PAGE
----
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Heart Disease Health Center

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Heart Disease Treatment Costs May Triple in Next 20 Years

Aging Baby Boomers Could Push Costs Up to $545 Billion by 2030, Group Says

The Numbers

More than 40% of Americans will have cardiovascular disease by 2020, but by 2030, this will rise to 40.5%, or 116 million people, the panel report says.

The biggest increases are expected in stroke, estimated to rise 24.9%, and heart failure, predicted to increase by 25%.

The cost of medical care for heart disease will rise from $273 billion in 2010 to $818 billion, an increase Heidenreich described as “remarkable.”

Heart disease also will cost the nation many billions of dollars in lost productivity, jumping to $276 billion in 2030 from $172 billion now. Productivity losses include days missed from home or work tasks because of illness and potential lost earnings from premature death.

The authors write that cardiovascular disease now accounts for 17% of overall national health expenditures, which are the highest in the world, eating up 15% of gross domestic product, compared to 10% in 1985.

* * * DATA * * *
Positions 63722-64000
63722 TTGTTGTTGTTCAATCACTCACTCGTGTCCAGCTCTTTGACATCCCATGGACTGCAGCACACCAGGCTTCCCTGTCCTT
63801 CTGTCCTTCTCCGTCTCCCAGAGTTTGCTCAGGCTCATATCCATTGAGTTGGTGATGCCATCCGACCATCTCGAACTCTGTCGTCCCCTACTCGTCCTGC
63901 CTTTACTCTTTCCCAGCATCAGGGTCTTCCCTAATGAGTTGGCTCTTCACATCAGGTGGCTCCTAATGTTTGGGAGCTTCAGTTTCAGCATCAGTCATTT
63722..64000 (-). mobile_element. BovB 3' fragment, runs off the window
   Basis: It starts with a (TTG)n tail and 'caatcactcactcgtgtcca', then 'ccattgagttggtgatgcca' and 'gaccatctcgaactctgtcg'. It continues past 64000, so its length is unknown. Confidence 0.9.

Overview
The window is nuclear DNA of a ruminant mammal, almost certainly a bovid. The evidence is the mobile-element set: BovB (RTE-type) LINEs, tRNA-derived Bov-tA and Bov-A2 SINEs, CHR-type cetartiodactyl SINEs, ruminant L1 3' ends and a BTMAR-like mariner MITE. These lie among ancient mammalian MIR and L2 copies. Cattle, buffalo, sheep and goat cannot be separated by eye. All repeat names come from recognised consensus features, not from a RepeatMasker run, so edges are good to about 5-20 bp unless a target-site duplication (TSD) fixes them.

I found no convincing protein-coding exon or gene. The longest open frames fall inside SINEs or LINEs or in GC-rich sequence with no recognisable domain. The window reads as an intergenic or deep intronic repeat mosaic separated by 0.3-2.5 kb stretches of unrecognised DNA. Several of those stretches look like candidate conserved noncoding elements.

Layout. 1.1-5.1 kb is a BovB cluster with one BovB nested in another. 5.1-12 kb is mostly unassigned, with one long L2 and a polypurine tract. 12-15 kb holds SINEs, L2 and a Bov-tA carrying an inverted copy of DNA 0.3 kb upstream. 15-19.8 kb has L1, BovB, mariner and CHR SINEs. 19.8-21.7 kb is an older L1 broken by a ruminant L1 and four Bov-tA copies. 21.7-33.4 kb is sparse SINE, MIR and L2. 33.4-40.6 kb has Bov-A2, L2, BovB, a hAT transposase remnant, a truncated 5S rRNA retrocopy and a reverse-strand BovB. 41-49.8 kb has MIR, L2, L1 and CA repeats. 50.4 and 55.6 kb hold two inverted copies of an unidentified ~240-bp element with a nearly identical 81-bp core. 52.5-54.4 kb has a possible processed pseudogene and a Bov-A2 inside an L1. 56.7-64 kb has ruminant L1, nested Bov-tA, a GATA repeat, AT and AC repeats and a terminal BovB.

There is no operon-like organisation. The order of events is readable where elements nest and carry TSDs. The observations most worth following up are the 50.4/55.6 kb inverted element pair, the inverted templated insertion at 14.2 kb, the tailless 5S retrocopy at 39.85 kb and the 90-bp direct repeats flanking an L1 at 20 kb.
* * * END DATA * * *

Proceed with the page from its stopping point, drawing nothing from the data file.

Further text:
Costs Rise as Life Expectancy Rises

The growth in costs has accompanied a rise in life expectancy, suggesting that spending on cardiovascular problems has been of considerable value, but significant improvements can and should be made in the coming years, the policy statement says.

Costs could rise even higher than projected, the panel says, if obesity and diabetes continue to increase rapidly.

The panel recommends that the U.S. health care system should promote prevention and early intervention on risk factors for cardiovascular disease, as well as encourage community prevention efforts (such as reducing sodium content of foods and designing new communities to promote physical activity).

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